On Daily Routines, we profile successful leaders, entrepreneurs, artists, executives and athletes to explore their routines, schedules, habits and day in the life.
Current UFC featherweight champion, Alexander Volkanovski, has had a pretty unusual road to the top of the mixed martial arts world. After winning a national title in Greco-Roman wrestling at 12-years old, the Australian fighter decided to give up the sport and take up rugby league instead.
In between playing semi-professional rugby league for the Warilla Gorillas in the South Coast Rugby League, Volkanovski also worked as a concreter to pay the bills. “I played rugby league, I probably played for about 10 years I think, and I wrestled before then,” Volkanovski told MMA Fighting.
“I did about a year of wrestling, and I think I got a bit tired of the tights, so I started to play football with the mates. I used to be a front rower, the big guys up front. I used to be 97 kilograms, which is like 210 pounds, or something like that (213 to be exact).
Then at 23-years old, Volkanovski quit rugby to pursue MMA instead. With his Greco-Roman wrestling background and as a lifelong MMA fan, he quickly started to pile up the wins, amassing a 13-1 record before signing to the UFC.
“I was almost at breaking point a week before I got that contract, I was going to go back to concreting,” he told The Sydney Morning Herald. “That weekend I get my major sponsor, which was huge, and I end up getting my UFC contract the weekend after that. I went from the lowest point in my career to the highest in just a week.”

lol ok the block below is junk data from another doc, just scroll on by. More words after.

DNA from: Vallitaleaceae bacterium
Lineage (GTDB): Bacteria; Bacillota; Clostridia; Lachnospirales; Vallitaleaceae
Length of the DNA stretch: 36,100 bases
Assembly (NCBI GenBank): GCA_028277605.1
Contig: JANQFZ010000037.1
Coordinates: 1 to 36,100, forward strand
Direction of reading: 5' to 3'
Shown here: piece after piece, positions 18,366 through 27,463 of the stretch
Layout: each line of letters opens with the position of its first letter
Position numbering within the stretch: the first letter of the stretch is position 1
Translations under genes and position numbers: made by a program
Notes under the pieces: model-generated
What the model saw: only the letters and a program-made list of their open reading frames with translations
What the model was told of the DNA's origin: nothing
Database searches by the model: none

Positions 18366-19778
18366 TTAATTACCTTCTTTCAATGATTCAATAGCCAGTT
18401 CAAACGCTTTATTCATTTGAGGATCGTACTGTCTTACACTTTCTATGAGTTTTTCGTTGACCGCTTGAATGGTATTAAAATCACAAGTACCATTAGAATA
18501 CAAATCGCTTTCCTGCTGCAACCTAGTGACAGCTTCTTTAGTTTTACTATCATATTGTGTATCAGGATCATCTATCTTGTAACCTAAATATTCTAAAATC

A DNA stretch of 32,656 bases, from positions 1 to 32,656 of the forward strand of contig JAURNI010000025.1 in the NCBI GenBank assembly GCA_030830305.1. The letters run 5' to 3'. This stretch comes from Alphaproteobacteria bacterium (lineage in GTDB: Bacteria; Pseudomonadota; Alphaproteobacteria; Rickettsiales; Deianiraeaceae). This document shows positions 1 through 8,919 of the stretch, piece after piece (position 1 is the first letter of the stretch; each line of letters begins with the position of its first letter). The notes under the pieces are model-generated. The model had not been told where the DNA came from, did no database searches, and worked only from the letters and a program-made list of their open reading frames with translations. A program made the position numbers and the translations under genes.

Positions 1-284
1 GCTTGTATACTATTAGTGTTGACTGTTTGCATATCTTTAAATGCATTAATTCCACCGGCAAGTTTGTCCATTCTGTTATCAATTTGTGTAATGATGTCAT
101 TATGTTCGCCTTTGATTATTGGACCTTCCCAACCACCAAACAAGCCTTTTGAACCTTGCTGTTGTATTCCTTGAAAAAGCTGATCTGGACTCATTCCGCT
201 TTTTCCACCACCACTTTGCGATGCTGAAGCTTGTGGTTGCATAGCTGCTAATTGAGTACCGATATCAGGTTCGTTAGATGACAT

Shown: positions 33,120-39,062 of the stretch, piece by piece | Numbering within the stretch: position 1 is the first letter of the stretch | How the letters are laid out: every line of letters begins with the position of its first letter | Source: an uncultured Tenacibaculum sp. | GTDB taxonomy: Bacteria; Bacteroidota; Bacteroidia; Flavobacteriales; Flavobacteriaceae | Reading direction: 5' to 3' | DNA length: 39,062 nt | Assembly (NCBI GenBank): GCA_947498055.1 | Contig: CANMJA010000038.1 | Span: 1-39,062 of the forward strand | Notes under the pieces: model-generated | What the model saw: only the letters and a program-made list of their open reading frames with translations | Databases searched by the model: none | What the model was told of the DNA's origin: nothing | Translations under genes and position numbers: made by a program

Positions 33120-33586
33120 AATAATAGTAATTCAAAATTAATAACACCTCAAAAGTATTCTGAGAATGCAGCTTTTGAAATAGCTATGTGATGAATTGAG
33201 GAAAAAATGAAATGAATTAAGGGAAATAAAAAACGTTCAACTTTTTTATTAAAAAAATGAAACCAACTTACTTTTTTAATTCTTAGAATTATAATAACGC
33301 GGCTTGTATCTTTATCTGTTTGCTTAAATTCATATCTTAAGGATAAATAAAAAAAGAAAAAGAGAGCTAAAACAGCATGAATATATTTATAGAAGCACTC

Since then, the featherweight champion embarked on a winning streak that would be seen as legendary — that is, if Volkanovski had a bigger mouth to go along with his punches — beating Chad Mendes, Jose Aldo and Max Holloway in back-to-back fights. But instead of going down the Conor McGregor route, the Australian, like his countryman Robert Whittaker, prefers to let his fists do the talking.
It’s about eating right, hard-work, discipline, all the values you want the younger generation to live by. It’s something I’m very proud of as well. You know, people are always asking, ‘What’s your brand?’ and, ‘What are you all about?’ Then you get other people saying, ‘You need to do what Connor McGregor does’. But that’s not me. That’s not who I am. I’m not going to talk trash and build off the bad boy image. I pride myself on being a family man. I pride myself on being respectful and hardworking. That’s just me.One On One With Alexander Volkanovski: Get To Know The Old-School Qualities Behind Our Latest UFC Champion | GQ
Alexander Volkanovski’s training routine & diet
For his training, Volkanovski splits his time between two gyms — Freestyle Fighting Gym based in his hometown of Windang and City Kickboxing in Auckland, which has UFC middleweight champion Israel Adesanya and UFC lightweight contender Dan Hooker. He’s also spent time at Tiger Muay Thai in Phuket, no doubt picking up some leg kick expertise to beat Aldo and Holloway.
Speaking with CMBT Nutrition, the Australian champ described his training routine when he doesn’t have a fight scheduled, emphasising the fact that he wants to stay fit all year round but doesn’t want to peak too soon.